Green Lantern may be one of the most influential superhero movies of all time. Yes, I’m referring to 2011’s Green Lantern, starring Ryan Reynolds as Hal Jordan and Mark Strong as Sinestro. Yes, really, I’m talking about the movie in which the hero first uses his superpowers to beat up blue-collar workers who he angered when his decision to show off lost them their jobs.
To see that influence, you need to look not at the big screen, but at the small screen. In a recent interview with The Hollywood Reporter, Green Lantern co-writer Greg Berlanti put it plainly. “[W]hile it was heartbreaking on the film side,” Berlanti said of the movie’s failure; “it ultimately led to wonderful things on the television side.” In other words, had Green Lantern been a success, Berlanti would have been stuck continuing work on DC movies, instead of creating the Arrowverse.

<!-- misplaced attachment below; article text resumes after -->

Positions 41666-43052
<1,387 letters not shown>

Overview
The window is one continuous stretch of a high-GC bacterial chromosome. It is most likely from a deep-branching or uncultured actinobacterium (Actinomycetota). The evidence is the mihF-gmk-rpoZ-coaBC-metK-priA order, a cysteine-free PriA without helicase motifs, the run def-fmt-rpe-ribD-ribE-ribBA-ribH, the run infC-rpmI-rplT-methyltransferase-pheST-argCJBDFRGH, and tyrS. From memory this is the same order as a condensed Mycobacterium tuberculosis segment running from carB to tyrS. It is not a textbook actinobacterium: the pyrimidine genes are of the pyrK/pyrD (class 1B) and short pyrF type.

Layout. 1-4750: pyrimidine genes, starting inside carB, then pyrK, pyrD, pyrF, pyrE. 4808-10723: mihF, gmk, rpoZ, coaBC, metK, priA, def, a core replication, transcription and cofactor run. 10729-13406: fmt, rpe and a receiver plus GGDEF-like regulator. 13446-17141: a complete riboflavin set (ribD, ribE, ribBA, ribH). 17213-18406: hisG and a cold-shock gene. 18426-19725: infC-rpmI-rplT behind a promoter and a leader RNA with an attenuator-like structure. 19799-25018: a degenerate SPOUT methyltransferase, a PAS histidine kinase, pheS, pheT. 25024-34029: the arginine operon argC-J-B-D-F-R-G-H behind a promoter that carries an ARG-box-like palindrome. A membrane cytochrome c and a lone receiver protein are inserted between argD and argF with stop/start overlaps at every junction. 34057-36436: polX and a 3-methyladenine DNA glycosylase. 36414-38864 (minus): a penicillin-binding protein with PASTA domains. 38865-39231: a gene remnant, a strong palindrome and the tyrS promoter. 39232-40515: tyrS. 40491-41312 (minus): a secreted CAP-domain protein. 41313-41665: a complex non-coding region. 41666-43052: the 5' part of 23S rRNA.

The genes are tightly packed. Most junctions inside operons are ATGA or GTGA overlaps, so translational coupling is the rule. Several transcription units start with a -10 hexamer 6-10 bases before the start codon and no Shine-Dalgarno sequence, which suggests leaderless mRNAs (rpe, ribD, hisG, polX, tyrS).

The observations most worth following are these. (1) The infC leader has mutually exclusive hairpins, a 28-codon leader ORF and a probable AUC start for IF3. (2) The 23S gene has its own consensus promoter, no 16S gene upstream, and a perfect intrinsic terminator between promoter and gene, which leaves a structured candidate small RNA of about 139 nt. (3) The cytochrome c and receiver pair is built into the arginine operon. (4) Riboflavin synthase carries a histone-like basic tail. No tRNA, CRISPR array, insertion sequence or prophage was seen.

Of course, DC and Marvel have had their share of television hits and failures. But with the Arrowverse, DC has a series of shows that replicated the interconnected serialized storytelling of its comic books. Even as movies based on DC properties tend to do worse at the box office than their MCU counterparts, the Distinguished Competition repeatedly beats the House of Ideas on the small screen.